Is the Textbook Dead?

In a comment to a posting over at Out of the Jungle, I made this bold assertion about Canadian legal textbooks:

I fear the textbook’s life in Canada may be coming to its end. The publishers, notably West’s sister company Thomson Carswell, have now started publishing new editions of our prime authority texts in loose leaf format. My feeling is this dilutes the authority of the publication since we can no longer fix in place a specific text; it is difficult to quote to something if it is in constant flux. As well, fewer and fewer new key texts are being published, in favour of smaller publications on more focused topics.

I’d be interested in other opinions. Obviously the textbook isn’t going to die overnight, but I think the publishers are making a big mistake by moving to looseleaf. If there are that frequent changes to the law, I would have preferred to see annual supplements such as pocket parts.

Is anyone else as disturbed about this as I am?

Comments

  1. For some of the same reasons I articulated in my post on Halsbury’s Laws of Canada, we may be seeing shifts in the production of doctrine.
    The looseleaf / permanent distinction doesn’t trouble me that much, although economically it’s the same as the ink-jet printer rip-off. They make all their money selling you cartridges (or updates or inserts) afterwards, knowing that you have to keep coming back unless your product is going to be less than useless.
    But law requires regular new editions every few years.
    I posted a while back about using web-publication to cut out intermediaries that don’t add value.
    We decide on renewals to the major English texts on a case by case basis. How a single volume can end up over $1000 Cdn is a mystery to me.

  2. This sounds horribly pedantic, but to understand what is happening you have to make distinctions between the type of publications we are talking about: textboots, casebooks, and treatises. Textbooks and casebooks (textbooks with selected readings from cases and statutes illustrative of the ideas in the narrative) are really for instruction. Treatises are major works of analysis and description of certain areas of law, e.g. Waters on Contract, Trust etc. You can usefully divide treatises further into; practioner books and scholary books. It is true, that there is a move to looseleaf for practitioner material, as Connie says. Like Simon I’m also not troubled by the looseleaf/permanent distinction. The preservation inititiatives on several fronts should address this systematically.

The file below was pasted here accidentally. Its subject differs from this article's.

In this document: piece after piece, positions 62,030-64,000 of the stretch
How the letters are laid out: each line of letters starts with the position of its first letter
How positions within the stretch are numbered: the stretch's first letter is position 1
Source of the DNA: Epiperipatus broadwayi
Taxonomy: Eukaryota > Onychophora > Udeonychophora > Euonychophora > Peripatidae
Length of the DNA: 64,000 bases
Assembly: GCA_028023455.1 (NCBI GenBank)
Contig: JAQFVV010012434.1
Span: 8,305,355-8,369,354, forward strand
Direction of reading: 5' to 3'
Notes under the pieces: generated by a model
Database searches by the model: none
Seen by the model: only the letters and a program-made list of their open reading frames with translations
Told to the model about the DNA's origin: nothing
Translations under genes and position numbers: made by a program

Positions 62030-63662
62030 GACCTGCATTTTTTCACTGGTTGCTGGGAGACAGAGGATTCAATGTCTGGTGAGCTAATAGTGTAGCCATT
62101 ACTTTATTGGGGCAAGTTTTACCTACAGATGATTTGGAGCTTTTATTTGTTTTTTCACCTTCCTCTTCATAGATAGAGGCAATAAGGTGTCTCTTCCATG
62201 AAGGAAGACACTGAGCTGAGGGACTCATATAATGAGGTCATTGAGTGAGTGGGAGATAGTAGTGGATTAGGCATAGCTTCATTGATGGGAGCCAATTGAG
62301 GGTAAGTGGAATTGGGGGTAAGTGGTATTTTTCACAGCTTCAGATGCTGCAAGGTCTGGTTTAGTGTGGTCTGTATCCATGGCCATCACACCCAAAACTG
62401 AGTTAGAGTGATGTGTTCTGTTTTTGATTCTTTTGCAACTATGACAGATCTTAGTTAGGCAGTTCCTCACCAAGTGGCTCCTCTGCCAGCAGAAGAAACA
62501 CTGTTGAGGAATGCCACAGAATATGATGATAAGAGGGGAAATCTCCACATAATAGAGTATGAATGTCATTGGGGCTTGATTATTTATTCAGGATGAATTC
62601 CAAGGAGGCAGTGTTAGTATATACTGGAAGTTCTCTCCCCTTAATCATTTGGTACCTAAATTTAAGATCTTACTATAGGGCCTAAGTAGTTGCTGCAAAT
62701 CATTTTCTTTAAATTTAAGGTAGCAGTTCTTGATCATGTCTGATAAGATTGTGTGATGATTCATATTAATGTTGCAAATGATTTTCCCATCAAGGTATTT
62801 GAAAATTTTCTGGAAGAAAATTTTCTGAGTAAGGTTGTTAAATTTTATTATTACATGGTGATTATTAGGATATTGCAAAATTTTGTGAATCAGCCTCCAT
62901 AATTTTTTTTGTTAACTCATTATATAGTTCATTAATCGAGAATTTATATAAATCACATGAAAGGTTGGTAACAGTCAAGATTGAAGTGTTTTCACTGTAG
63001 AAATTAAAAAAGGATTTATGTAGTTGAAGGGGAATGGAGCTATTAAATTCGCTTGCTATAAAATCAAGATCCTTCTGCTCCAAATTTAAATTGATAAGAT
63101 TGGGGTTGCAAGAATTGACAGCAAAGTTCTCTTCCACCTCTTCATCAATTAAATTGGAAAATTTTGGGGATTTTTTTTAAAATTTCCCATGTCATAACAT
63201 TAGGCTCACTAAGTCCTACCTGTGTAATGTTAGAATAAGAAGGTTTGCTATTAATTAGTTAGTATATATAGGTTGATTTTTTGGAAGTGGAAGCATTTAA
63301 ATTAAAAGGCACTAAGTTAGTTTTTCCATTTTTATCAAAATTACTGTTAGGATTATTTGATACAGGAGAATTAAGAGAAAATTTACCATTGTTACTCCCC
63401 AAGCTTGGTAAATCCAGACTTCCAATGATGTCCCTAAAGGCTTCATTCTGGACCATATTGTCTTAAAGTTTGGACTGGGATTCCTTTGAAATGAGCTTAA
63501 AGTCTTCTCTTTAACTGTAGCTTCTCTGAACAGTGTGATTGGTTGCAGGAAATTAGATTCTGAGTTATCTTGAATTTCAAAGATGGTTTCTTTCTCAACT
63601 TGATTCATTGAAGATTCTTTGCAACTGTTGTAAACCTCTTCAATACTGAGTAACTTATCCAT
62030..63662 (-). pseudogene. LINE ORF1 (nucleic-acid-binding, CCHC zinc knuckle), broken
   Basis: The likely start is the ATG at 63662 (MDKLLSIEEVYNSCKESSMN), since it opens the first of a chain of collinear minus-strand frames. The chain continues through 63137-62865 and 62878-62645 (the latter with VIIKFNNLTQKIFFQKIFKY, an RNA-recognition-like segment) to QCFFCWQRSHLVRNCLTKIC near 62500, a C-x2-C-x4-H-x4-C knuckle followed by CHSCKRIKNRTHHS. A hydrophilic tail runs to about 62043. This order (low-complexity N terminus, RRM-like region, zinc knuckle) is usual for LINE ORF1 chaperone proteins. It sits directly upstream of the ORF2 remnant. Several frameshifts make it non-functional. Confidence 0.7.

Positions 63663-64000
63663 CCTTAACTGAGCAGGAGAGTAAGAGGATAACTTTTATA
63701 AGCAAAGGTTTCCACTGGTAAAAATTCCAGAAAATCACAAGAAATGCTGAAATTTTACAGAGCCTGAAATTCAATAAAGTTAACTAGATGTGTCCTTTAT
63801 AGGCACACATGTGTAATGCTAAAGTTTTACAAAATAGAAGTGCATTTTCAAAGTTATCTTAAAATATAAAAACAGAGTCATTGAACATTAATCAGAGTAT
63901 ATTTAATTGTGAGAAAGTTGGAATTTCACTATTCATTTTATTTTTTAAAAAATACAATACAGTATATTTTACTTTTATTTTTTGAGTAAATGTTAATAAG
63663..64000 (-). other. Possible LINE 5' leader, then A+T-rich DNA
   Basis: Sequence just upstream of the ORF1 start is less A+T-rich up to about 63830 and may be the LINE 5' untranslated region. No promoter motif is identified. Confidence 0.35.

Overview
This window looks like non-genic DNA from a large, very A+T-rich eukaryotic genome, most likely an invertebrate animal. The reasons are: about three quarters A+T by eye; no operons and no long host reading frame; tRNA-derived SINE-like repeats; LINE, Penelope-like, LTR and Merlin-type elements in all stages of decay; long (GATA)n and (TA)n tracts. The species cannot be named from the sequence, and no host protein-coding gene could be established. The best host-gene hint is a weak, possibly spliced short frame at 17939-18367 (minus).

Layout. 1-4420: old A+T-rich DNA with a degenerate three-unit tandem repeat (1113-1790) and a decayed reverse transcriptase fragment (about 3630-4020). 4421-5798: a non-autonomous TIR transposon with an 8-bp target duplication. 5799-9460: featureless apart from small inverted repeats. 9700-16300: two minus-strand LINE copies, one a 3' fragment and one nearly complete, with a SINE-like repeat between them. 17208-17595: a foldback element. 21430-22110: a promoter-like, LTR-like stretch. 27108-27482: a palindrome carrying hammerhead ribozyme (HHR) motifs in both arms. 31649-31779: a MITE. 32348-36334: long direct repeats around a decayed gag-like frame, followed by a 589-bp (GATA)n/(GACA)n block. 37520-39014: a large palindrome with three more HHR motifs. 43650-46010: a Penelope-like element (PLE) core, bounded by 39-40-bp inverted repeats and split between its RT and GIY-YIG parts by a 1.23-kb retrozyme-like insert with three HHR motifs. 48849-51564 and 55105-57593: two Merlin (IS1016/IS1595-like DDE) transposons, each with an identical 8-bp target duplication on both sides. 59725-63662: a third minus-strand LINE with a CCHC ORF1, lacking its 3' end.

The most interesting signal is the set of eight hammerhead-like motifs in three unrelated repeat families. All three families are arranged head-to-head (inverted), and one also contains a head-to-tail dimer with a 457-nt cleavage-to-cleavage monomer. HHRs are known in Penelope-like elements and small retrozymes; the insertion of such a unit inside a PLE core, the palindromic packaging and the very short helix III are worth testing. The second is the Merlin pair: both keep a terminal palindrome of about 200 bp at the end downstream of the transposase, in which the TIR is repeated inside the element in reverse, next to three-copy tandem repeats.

I can tell you there is no slow down on the publising of legal academic titles. Indeed, there is something of a mini renaissance, in high quality interdisciplinary titles, and particularly in Canada. The real change in the world of academic legal publishing is the retrospective digitalization of older textual material, for which see http://www.llmc.com/digital_toc.htm and in the arrival of e-books in a big, although still hapzard way. For example, in this list of titles under the subject heading for law
    http://www.eblib.com/titles/051005_EBL_Title_List.zip
    The real issue here for practioner books is when, how, what, is going to convert to e-book form and how much will it cost.

  3. Apropos of pocket parts, see Yale Law Jounal’s new “The Pocket Part” at http://www.thepocketpart.org

    This via Joe Hodnicki’s weblog: http://lawprofessors.typepad.com/law_librarian_blog/2005/10/yale_law_journa.html

  4. campbell, thank you for making the distinction. From where I sit, I was concerned the scholarly treatises were being “loose leafized” but it sounds like I may be wrong. That is good news.

    You mention preservation initiatives: is someone actually collecting and keeping loose leaf pages that usually get discarded in updates?? I shudder to think what that would entail…

    Simon, what a clever name for a companion discussion to a law journal! If pocket parts were more prevalent here, I would be tempted to appropriate it for my own devious use.

    Cheers,
    Connie